Saturday, September 08, 2012

A Monster Calls

A Monster Calls
By Patrick Ness
Original idea by Siobhan Dowd
Illustrations by Jim Kay

What does it take to consider a book as a classic? Does it require it to be read by at least a few generation of readers? Or does it announce itself with a bang that cannot be mistaken for anything other than being a classic? A Monster Calls announces itself early on, very early on - that it is a ready to be considered as a classic - a tear jerker, an emotional wringer of a tale, a tale that tells us to face the truth, that we are all aware of, but refuse to accept. A tale which would open up the flood gates of our own anxiety and tears.

Conor is a good, frightened(A diversion here - although these two words do not go together always - many times we remain good because we are frightened - frightened to fight back, frightened that we will hurt some one, frightened that we will hurt ourselves)  boy living under the shadow of his mother's cancer. He tries to be the best kid for his mother, but he has his secrets - which he considers as dark, very dark. One night a monster walks into his life and decides to tell him 3 stories. The stories which are baffling and seem to veer away from what is the established right or wrong. The monster makes him tell his own story - his own dark secret - as the final story. The monster wants the truth.

Patrick Ness keeps you guessing - what can be more nightmarish than a monster walking into a almost-teenager's life at mid-night? What is the truth? What is so frightening that the kid is hesitant even to discuss with a scary monster?

While his not-so nightmarish incidents occur with the monster, his life outside goes on - his mother's medical condition gets more serious, he gets bullied by his school mates, teachers look at him with sympathy, he irritates the only friend he has in the school and his estranged father decides to pay him a visit.

The book could not have worked as well as it did - if not for the creepy, nightmarish illustrations that accompany the writing. The illustrations by Jim Kay are exceptional and painted in dark black and white. It is almost a metaphor for the fact that life is not always in black or white - it has shades of grey and multitude of other colours - but, these refuse to make an appearance in the book.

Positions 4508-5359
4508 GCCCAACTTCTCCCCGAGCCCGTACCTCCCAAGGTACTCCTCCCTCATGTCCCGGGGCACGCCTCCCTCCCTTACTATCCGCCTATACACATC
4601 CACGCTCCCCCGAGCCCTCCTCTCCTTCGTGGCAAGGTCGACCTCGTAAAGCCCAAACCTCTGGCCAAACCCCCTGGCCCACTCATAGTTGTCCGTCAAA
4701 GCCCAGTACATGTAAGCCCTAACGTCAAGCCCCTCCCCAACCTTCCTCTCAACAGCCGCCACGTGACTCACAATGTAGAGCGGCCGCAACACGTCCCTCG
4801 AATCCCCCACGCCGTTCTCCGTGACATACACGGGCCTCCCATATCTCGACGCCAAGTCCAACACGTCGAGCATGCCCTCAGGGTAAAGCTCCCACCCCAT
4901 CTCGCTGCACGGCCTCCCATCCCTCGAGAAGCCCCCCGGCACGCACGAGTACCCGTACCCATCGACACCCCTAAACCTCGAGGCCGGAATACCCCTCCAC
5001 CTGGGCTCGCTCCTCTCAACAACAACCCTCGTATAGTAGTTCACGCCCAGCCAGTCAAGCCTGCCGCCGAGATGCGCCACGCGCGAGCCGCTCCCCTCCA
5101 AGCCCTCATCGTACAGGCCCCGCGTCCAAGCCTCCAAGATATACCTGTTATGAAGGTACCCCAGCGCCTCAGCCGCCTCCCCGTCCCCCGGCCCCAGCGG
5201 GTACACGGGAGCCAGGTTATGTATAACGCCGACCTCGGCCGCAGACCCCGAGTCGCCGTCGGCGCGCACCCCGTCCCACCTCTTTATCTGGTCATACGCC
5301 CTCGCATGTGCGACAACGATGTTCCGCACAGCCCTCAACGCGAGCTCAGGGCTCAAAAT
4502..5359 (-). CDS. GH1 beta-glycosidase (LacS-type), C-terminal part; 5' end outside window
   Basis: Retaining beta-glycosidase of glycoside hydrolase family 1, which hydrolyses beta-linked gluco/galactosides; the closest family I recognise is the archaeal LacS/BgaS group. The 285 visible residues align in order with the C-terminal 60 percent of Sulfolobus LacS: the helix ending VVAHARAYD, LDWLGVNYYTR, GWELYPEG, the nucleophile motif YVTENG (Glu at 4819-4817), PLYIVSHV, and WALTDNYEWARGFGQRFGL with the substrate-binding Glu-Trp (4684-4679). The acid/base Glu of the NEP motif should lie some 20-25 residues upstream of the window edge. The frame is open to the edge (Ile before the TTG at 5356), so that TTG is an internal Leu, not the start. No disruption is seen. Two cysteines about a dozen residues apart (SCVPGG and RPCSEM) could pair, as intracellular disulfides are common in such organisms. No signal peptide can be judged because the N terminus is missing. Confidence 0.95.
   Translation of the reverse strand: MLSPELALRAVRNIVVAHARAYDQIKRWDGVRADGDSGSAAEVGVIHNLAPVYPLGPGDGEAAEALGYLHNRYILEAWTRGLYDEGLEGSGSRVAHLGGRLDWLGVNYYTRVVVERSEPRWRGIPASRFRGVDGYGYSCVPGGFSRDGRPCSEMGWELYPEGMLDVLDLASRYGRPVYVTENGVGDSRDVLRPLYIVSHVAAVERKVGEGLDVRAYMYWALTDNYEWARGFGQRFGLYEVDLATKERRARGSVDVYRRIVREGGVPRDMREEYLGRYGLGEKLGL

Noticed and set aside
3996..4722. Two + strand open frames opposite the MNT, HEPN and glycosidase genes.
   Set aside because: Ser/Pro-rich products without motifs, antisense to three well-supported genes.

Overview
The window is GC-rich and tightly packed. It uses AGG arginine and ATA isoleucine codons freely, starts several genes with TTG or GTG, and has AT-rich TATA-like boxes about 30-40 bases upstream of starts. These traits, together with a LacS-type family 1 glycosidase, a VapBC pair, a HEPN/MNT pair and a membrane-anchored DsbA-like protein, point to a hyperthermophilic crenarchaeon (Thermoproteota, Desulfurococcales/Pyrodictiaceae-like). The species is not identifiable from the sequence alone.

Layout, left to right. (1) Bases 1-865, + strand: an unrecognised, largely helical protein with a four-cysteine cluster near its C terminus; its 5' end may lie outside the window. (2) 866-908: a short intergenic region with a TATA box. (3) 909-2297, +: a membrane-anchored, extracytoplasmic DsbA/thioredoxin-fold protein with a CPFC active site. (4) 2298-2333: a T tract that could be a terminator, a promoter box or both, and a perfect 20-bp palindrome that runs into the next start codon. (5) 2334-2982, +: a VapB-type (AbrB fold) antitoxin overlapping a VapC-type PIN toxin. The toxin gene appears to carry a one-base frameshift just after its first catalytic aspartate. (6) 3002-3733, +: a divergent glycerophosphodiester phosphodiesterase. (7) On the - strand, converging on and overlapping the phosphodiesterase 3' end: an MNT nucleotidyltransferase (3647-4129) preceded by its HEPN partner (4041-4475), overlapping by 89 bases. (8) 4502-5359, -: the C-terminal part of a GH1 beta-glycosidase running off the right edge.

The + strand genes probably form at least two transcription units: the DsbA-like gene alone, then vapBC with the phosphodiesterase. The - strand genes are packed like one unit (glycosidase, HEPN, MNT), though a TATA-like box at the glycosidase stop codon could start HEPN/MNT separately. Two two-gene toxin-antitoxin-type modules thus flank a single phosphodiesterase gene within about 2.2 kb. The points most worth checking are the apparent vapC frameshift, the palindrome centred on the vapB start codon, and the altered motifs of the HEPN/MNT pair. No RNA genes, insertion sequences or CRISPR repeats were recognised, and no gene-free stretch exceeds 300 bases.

Probably the only book to have won both the Kate Greenway Award for illustrations and Carnegie Medal for writing in the same year(2012)- there is absolutely no doubt that this book will be a classic. A classic that will be read by kids and adults alike.


ranjani.sathish said...

Now I am really tempted to pick the book which is lying around !

Choxbox said...

Sounds quite intriguing Sathish, will pick it up - thanks!

Zealot Readers said...

Very intriguing indeed. Very well written review Sathish.

sathish said...

ranjani, you should pick it up. It is a pretty intense book emotionally.

Choxbox, Zealot readers - please do pick it up.

utbtkids said...

"many times we remain good because we are frightened - frightened to fight back"

Very very true Satish.

sathish said...
This comment has been removed by the author.
sathish said...

utbt kids,

I wonder how many times that line has applied to oneself as well.

And that is also a sort of the crux of this book - hide away from the truth that one is already aware of.

Playing by the book said...

Glad to read your review Satish - this was one of the most moving books I read last year.

And yes, it is the *only* book ever to have one both the Carnegie and the Greenaway.

sathish said...


Thank you. It is one of the most moving books I think I will read this year.

Something that comes close to this is the movie on 'the boy with striped pajamas'. I've not read the book yet; probably will not after seeing the movie.

sandhya said...

Any idea if the other editions are also illustrated by the same illustrator? They are far cheaper than this edition. I would want to be sure that they carry the same award winning illustrations. Thinking of ordering it on flipkart.

sathish said...


Please look for the edition with this cover page.
The book is now marketed for adults separately without the illustrations. You may have to avoid that.

or you can borrow it from us. :)

Sheela said...

Sathish, "What is the truth? What is so frightening that the kid is hesitant even to discuss with a scary monster?"

Sounds intriguing and frightening at the same time, am I ready to find out?

sandhya said...

Thank you for lending me this book, Sathish and Ranjani. It is certainly an extremely intense book. I was in tears while reading it, as it invoked some of my own monsters. It would be a very healing book, too, for some, I would say.

Arundhati said...

(wondering how I missed this review)

Brilliant and very compelling review, Satish. Seem like the book will be, too. Hope the lib has a copy

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